3-That we may elevate the King of all, invisibly borne in triumph by the Angelic choirs. Alleluia…For the precious gifts offered, let us pray to the Lord. Lord, have mercy.


1-Lift up your hearts. We lift them up to the Lord. Let us give thanks to the Lord our God. It is right to give Him thanks and praise.
2-Lift up your hearts. We lift them up to the Lord. Let us give thanks to the Lord our God. It is meet and just…
3-Let us lift up our hearts. We have them lifted to the Lord. Let us give thanks to the Lord. It is meet and just to adore the Father, and the Son, and the Holy Spirit, the holy, consubstantial and indivisible Trinity.

Holy, Holy, Holy
1-Holy, holy, holy Lord, God of power, God of might, heaven and earth are full of your glory. Hosanna, hosanna, hosanna in the highest. Blessed is he who comes in the name of the Lord. Hosanna, hosanna, hosanna in the highest.
2-Holy, Holy, Holy, Lord God of Hosts. Heaven and earth are full of Thy glory. Hosanna in the highest. Blessed is He that cometh in the name of the Lord. Hosanna in the highest.
3-Holy, Holy, Holy, Lord of hosts, Heaven and earth are full of Thy glory. Hosanna in the highest. Blessed is He who cometh in the name of the Lord, Hosanna in the highest.


Our Father

Preparation for Holy Communion
1-This is the Lamb of God who takes away the sins of the world. Happy are those who are called to his supper. Lord, I am not worthy to receive you, but only say the word and I shall be healed.
2-Lamb of God, who takest away the sins of the world, have mercy on us. Lamb of God, who takest away the sins of the world, have mercy on us. Lamb of God, who takest away the sins of the world, grant us peace…Lord, I am not worthy that Thou shouldst enter under my roof; say but the word and my soul shall be healed.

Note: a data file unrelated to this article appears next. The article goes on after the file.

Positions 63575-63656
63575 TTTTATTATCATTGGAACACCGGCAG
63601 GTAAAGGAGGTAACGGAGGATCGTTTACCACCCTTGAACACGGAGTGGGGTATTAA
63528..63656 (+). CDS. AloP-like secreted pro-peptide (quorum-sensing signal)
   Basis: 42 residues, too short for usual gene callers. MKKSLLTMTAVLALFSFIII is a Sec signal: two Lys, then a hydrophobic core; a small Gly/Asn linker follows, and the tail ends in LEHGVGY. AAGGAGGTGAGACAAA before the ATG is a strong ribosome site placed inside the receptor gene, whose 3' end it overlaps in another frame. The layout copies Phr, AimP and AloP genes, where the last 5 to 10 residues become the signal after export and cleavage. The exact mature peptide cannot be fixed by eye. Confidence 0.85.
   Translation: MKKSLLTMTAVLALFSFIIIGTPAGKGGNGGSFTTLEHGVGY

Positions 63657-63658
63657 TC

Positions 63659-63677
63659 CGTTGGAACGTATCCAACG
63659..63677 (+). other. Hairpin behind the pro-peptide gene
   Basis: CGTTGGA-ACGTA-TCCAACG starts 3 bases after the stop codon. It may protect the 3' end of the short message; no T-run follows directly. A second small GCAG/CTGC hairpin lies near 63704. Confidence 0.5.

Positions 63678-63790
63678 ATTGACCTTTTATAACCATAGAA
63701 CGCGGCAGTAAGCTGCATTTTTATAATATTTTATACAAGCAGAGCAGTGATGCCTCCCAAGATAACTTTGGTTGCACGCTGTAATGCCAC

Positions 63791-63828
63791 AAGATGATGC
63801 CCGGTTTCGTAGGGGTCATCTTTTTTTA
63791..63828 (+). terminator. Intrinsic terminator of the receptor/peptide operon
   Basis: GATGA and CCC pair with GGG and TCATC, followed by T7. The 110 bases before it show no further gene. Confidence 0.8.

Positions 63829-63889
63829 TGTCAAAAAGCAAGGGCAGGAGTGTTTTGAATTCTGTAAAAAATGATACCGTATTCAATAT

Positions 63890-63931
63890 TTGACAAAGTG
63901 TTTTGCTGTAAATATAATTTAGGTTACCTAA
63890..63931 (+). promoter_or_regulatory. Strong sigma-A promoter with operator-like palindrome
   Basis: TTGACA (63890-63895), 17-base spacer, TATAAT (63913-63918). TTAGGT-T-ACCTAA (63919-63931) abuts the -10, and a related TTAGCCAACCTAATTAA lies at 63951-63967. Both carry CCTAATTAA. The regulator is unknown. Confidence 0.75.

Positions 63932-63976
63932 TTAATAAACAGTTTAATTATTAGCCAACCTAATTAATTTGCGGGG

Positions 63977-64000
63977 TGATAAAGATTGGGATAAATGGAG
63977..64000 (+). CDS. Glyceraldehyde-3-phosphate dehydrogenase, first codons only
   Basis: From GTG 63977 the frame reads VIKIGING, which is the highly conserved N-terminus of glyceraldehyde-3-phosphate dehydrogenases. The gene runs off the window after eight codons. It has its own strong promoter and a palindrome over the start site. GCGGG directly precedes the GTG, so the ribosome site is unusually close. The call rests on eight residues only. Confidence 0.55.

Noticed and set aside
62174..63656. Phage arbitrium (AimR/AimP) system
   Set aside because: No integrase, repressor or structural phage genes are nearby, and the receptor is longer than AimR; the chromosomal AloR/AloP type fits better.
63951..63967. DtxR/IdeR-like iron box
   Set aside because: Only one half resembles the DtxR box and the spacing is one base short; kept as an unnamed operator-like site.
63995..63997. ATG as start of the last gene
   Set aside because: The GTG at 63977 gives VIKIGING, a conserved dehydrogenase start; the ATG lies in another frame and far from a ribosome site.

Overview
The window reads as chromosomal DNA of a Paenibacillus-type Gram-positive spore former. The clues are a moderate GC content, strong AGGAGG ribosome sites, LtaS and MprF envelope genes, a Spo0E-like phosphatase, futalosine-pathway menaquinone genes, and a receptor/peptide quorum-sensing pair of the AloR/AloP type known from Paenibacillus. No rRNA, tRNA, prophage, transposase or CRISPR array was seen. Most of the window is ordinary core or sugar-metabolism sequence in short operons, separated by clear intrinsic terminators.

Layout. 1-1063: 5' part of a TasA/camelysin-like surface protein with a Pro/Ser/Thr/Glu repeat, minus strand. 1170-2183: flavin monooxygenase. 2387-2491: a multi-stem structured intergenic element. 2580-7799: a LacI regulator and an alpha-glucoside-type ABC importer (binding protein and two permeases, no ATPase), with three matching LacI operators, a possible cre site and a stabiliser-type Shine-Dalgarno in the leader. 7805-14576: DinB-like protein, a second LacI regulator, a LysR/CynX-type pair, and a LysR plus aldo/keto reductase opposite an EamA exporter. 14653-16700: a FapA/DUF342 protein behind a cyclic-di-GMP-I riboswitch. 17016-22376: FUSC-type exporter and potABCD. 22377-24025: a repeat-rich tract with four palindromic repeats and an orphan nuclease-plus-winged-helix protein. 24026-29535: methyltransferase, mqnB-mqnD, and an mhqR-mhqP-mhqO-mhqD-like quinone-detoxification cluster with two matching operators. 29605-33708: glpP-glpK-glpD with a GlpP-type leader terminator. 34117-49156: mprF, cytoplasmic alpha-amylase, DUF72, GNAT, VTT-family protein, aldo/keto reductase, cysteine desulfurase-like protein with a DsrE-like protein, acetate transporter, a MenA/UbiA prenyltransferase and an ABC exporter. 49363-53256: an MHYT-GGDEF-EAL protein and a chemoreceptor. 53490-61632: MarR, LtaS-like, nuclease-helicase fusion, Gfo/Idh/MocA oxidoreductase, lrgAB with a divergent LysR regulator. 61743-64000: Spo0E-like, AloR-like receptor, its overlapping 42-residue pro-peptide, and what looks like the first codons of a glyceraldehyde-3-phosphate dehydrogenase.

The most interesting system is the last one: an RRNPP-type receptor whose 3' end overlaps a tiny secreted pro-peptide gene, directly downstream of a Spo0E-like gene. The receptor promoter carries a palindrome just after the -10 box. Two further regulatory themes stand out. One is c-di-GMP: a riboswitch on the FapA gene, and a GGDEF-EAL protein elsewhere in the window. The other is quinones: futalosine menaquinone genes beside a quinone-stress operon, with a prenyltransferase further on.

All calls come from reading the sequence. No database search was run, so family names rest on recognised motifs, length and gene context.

3-With fear of God and with faith approach. Blessed is He who cometh in the name of the Lord; God is the Lord and hath appeared to us.

Reception of Holy Communion


These Were My People

Another historical post, which I am bringing over here from the archives of my other blog. This comes from July of 2007.

As I read the story of these sisters, I wept with joy.

Fifteen sisters of a sedevacantist community in Spokane, Washington have returned to the Church! If you're not familiar with the term "sedevacantist", it means "the seat is vacant". Sedevacantist proponents believe that there has been no valid Pope since Pope Pius XII in 1958. While some traditional Catholics have questioned some of the things that came out of Vatican II and some of the decisions of the Popes, most still recognize each current Pope as the Holy Father of the Church. But sedevacantists reject everything done by the Church from Pope Pius XII to the present as not being "Catholic".